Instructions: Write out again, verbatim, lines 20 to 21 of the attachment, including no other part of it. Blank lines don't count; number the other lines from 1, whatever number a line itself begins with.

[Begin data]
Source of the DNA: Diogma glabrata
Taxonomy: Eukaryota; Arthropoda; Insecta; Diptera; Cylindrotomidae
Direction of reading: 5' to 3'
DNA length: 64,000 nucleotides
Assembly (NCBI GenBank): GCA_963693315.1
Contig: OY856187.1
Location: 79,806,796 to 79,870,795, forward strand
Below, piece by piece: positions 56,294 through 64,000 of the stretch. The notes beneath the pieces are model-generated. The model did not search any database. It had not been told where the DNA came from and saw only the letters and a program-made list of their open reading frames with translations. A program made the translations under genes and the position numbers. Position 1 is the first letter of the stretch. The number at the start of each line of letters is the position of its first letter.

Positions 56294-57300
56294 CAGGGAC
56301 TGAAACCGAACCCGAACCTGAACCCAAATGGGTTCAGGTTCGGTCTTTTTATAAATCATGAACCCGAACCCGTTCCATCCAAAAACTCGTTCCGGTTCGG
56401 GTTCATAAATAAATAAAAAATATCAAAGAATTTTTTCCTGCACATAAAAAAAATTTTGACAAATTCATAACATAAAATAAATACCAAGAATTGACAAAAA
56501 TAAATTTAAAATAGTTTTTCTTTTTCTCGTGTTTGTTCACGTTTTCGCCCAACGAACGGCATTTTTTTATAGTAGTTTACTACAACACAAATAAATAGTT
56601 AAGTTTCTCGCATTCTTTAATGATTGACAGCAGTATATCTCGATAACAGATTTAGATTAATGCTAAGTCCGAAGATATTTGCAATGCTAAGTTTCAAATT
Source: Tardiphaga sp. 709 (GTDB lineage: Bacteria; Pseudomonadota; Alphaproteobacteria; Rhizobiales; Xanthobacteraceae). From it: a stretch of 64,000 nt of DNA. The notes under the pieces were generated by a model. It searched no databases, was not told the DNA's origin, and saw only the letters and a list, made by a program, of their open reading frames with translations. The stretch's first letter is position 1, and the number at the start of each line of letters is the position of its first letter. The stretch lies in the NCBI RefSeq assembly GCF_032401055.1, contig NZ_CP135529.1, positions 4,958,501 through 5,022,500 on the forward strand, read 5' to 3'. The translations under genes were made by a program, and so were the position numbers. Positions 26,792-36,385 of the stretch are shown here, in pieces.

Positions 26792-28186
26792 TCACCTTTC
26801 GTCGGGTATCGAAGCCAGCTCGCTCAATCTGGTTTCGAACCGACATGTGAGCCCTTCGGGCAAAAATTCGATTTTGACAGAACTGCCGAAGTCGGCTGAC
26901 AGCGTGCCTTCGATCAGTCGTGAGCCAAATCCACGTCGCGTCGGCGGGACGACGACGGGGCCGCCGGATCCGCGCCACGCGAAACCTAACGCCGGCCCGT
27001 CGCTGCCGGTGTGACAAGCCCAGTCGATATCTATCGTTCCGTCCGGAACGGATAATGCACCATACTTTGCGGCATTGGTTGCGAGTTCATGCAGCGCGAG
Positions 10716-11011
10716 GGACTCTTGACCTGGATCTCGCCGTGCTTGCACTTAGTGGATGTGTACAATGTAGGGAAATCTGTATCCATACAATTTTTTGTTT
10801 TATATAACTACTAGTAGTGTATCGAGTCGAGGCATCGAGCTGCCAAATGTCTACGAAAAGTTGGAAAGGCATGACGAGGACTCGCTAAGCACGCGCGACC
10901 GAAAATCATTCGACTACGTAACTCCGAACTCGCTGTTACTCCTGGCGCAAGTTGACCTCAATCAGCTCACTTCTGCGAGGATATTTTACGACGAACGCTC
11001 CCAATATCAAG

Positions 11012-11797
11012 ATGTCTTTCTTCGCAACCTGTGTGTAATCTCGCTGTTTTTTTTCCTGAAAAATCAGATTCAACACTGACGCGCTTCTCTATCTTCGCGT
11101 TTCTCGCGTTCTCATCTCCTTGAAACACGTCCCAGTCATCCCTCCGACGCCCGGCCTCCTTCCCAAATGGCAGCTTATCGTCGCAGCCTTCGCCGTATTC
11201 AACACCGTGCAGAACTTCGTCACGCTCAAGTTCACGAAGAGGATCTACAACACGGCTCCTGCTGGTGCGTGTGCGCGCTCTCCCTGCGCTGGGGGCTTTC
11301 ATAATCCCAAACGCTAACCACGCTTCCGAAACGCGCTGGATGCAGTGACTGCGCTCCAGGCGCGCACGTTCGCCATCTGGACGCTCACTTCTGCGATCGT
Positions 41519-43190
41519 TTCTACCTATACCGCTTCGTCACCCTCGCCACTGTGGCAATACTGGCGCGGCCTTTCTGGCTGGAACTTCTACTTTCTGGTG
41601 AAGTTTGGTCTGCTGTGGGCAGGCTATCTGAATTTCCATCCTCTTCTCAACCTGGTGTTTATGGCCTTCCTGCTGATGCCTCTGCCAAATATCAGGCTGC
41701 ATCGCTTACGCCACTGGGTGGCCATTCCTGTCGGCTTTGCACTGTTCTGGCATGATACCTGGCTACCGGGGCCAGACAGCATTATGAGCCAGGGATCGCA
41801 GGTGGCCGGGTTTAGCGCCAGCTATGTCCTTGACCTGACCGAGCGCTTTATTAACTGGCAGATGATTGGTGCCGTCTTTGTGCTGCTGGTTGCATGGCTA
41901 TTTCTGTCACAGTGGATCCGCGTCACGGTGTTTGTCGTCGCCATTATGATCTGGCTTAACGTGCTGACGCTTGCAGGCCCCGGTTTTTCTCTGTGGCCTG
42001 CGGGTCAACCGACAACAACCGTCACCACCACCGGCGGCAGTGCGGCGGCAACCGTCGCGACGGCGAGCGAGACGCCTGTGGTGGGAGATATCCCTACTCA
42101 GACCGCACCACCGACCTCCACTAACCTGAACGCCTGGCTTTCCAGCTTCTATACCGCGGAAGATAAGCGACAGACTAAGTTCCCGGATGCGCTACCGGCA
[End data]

27001 CGCTGCCGGTGTGACAAGCCCAGTCGATATCTATCGTTCCGTCCGGAACGGATAATGCACCATACTTTGCGGCATTGGTTGCGAGTTCATGCAGCGCGAG
Positions 10716-11011